The U.S. Department of Justice (DOJ) and Microsoft filed formal paperwork Wednesday to extend part of an antitrust judgment against the company for at least two years.
The extension of U.S. District Court Judge Colleen Kollar-Kotelly’s November 2002 antitrust settlement would give Microsoft more time to complete work on technical documentation for licensees of its communications protocols. The DOJ and Microsoft filed a joint request Wednesday for Kollar-Kotelly to approve the extension, which the DOJ proposed in May.
The antitrust order had been scheduled to expire in November 2007. If the judge approves the two-year extension, the DOJ and 17 state plaintiffs in the antitrust case can ask for an additional three-year extension if they still have complaints about Microsoft documentation. Microsoft has said it will not oppose a second extension.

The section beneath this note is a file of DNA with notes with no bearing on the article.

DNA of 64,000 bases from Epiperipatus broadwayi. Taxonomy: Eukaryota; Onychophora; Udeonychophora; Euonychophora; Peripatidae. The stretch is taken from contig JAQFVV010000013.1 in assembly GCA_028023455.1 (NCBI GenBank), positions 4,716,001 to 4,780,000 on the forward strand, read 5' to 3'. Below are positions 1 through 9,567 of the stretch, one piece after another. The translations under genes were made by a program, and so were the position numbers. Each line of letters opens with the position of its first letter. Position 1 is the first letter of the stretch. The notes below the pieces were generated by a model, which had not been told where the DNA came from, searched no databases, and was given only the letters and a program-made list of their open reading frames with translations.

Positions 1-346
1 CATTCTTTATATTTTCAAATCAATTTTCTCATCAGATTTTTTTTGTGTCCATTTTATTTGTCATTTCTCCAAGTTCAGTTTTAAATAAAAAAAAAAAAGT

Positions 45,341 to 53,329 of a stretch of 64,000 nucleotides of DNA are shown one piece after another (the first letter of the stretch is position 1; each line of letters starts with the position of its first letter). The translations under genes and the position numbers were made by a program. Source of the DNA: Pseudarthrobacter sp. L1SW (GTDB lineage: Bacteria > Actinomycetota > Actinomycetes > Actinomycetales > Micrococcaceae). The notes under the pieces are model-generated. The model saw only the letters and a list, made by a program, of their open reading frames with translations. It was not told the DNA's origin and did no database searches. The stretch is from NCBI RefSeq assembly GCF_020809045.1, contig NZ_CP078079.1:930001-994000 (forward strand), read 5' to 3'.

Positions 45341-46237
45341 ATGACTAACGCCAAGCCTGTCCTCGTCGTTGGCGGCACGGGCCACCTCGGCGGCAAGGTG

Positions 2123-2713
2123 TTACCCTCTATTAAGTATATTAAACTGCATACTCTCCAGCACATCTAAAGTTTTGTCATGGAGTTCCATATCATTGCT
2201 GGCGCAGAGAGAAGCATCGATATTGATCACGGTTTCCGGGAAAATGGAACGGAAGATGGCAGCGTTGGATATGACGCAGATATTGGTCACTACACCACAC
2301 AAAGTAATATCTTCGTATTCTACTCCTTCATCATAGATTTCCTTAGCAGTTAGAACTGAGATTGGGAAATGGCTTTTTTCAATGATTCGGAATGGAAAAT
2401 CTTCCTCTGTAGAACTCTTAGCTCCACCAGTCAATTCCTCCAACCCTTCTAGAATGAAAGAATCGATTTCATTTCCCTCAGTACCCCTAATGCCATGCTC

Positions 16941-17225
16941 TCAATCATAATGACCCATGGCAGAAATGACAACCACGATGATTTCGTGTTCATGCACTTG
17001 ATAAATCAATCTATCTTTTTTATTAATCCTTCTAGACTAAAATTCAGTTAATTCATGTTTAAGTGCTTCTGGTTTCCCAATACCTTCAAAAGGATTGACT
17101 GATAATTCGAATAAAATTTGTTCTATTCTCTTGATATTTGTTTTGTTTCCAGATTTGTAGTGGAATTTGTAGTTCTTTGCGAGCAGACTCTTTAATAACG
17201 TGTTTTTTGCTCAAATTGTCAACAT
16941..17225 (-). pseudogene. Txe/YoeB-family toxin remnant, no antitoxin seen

Under the settlement, Microsoft is required to license the communication protocols to other IT vendors interested in developing server software that works with Microsoft’s Windows operating system. But as of May, hundreds of bugs in the technical documentation remained.
A technical committee working with the antitrust plaintiffs identified 575 bugs in the technical documentation as of Feb. 8. By March 16, Microsoft had whittled the bugs identified by the technical committee down to 307, but the number of high-priority bugs grew from 68 to 71 in that period.
By May 8, the number of high-priority bugs with a 60-day deadline grew to 79, and the total number of bugs identified by the technical committee was 414.
This story, "Microsoft Antitrust: US makes formal request for extended order" was originally published by PCWorld.